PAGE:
rsyncd.conf.yo   [plain text]

manpage(rsyncd.conf)(5)(6 Nov 2006)()()
manpagename(rsyncd.conf)(configuration file for rsync in daemon mode)



The rsyncd.conf file is the runtime configuration file for rsync when
run as an rsync daemon.

The rsyncd.conf file controls authentication, access, logging and
available modules.

manpagesection(FILE FORMAT)

The file consists of modules and parameters. A module begins with the
name of the module in square brackets and continues until the next
module begins. Modules contain parameters of the form 'name = value'.

The file is line-based -- that is, each newline-terminated line represents
either a comment, a module name or a parameter.

Only the first equals sign in a parameter is significant. Whitespace before
or after the first equals sign is discarded. Leading, trailing and internal
whitespace in module and parameter names is irrelevant. Leading and
trailing whitespace in a parameter value is discarded. Internal whitespace
within a parameter value is retained verbatim.

Any line beginning with a hash (#) is ignored, as are lines containing
only whitespace.

Any line ending in a \ is "continued" on the next line in the
customary UNIX fashion.

The values following the equals sign in parameters are all either a string
(no quotes needed) or a boolean, which may be given as yes/no, 0/1 or
true/false. Case is not significant in boolean values, but is preserved
in string values.


The rsync daemon is launched by specifying the bf(--daemon) option to

The daemon must run with root privileges if you wish to use chroot, to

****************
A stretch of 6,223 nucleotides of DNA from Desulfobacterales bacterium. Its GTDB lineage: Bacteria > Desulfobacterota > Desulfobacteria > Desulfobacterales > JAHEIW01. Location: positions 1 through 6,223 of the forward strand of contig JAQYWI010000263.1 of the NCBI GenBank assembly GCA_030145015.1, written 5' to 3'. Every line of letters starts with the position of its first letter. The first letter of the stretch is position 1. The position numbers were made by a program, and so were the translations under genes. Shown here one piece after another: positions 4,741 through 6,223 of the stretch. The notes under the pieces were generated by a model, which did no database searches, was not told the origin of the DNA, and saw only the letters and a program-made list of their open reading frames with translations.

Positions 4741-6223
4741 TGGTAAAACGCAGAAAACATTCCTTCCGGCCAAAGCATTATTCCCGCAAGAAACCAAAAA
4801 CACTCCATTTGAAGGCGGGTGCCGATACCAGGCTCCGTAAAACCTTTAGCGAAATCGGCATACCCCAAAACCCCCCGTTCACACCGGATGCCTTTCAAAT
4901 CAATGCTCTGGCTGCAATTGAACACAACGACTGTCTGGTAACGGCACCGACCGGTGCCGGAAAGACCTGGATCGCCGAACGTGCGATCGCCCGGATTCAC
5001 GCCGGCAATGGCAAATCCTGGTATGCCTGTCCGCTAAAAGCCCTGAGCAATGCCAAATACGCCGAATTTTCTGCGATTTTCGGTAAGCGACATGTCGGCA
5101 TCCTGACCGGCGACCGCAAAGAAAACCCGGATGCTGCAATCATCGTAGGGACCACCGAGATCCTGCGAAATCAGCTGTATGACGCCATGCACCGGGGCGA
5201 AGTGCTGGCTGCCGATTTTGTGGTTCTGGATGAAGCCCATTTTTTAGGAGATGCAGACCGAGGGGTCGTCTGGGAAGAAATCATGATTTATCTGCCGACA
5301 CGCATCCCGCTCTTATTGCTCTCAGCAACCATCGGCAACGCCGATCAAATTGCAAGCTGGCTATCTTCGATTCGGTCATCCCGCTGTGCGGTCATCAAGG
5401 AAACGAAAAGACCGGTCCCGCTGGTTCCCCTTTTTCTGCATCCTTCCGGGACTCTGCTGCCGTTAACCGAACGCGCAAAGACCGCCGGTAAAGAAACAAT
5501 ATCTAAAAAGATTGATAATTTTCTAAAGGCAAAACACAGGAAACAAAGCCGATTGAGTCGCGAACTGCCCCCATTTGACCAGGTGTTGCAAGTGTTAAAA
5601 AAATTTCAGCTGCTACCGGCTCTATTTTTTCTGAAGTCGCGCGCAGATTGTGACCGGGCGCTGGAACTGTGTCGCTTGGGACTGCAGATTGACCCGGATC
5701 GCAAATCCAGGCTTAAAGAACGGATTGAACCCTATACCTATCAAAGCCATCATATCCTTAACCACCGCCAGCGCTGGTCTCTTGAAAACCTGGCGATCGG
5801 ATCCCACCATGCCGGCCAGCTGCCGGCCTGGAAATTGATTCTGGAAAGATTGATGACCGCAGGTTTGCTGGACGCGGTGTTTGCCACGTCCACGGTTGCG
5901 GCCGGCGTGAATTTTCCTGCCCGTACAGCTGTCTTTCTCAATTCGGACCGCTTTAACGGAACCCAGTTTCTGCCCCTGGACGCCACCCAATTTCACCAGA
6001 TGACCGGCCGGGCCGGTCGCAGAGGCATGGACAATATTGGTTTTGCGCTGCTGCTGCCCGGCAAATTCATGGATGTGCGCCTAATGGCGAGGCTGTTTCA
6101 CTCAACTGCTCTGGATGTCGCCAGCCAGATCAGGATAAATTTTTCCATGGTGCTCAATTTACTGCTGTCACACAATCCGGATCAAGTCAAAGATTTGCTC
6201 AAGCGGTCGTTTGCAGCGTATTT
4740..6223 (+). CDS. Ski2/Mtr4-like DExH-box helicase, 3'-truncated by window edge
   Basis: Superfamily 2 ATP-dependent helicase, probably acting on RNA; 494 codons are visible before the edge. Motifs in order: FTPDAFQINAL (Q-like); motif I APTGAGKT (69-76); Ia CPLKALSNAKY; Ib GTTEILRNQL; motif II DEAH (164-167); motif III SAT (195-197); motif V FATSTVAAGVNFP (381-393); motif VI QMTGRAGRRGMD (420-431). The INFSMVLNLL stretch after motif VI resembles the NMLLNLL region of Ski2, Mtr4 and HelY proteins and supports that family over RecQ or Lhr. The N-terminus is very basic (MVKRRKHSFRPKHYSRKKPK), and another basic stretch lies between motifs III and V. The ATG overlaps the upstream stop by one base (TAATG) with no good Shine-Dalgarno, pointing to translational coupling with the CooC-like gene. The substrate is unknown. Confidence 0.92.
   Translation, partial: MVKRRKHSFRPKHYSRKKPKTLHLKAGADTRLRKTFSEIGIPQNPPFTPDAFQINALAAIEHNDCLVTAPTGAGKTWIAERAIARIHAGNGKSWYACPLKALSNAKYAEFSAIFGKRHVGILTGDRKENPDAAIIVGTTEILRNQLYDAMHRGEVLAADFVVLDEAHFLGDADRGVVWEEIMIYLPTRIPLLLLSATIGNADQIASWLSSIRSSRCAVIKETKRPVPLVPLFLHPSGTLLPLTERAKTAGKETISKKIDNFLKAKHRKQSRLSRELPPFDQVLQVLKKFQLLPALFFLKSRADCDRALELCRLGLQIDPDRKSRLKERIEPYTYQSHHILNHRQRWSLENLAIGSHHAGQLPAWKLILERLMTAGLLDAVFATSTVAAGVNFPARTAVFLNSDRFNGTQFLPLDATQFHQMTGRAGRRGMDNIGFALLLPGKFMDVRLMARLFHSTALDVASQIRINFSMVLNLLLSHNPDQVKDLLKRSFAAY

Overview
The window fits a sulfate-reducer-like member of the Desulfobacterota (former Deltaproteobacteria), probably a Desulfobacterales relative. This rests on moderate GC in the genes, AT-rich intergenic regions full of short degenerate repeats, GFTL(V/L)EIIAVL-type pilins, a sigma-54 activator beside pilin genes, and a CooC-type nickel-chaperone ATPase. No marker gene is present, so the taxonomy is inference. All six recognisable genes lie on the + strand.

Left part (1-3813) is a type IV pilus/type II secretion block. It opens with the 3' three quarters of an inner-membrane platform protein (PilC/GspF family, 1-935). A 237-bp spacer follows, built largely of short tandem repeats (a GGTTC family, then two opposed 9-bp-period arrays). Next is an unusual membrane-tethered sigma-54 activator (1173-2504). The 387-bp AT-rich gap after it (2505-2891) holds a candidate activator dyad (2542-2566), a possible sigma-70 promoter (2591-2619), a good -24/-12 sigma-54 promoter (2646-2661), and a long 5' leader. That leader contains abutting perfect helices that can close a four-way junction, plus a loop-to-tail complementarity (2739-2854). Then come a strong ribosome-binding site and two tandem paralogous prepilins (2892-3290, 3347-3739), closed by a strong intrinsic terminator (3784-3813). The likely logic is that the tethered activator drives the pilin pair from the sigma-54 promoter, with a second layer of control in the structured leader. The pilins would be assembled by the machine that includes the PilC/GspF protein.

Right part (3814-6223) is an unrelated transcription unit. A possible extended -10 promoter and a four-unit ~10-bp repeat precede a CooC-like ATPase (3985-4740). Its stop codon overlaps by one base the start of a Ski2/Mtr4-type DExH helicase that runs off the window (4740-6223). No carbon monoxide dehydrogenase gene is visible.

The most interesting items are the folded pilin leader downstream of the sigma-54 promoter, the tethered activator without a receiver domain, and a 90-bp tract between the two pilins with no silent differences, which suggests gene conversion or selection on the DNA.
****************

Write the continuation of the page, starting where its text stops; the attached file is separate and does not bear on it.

bind to a port numbered under 1024 (as is the default 873), or to set
file ownership.  Otherwise, it must just have permission to read and
write the appropriate data, log, and lock files.

You can launch it either via inetd, as a stand-alone daemon, or from
an rsync client via a remote shell.  If run as a stand-alone daemon then
just run the command "bf(rsync --daemon)" from a suitable startup script.

When run via inetd you should add a line like this to /etc/services:

verb(  rsync           873/tcp)

and a single line something like this to /etc/inetd.conf:

verb(  rsync   stream  tcp     nowait  root   /usr/bin/rsync rsyncd --daemon)

Replace "/usr/bin/rsync" with the path to where you have rsync installed on
your system.  You will then need to send inetd a HUP signal to tell it to
reread its config file.

Note that you should bf(not) send the rsync daemon a HUP signal to force
it to reread the tt(rsyncd.conf) file. The file is re-read on each client

manpagesection(GLOBAL OPTIONS)

The first parameters in the file (before a [module] header) are the
global parameters.

You may also include any module parameters in the global part of the
config file in which case the supplied value will override the
default for that parameter.

dit(bf(motd file)) The "motd file" option allows you to specify a
"message of the day" to display to clients on each connect. This
usually contains site information and any legal notices. The default
is no motd file.

dit(bf(pid file)) The "pid file" option tells the rsync daemon to write
its process ID to that file.

dit(bf(port)) You can override the default port the daemon will listen on
by specifying this value (defaults to 873).  This is ignored if the daemon
is being run by inetd, and is superseded by the bf(--port) command-line option.

dit(bf(address)) You can override the default IP address the daemon
will listen on by specifying this value.  This is ignored if the daemon is
being run by inetd, and is superseded by the bf(--address) command-line option.

dit(bf(socket options)) This option can provide endless fun for people
who like to tune their systems to the utmost degree. You can set all
sorts of socket options which may make transfers faster (or
slower!). Read the man page for the code(setsockopt()) system call for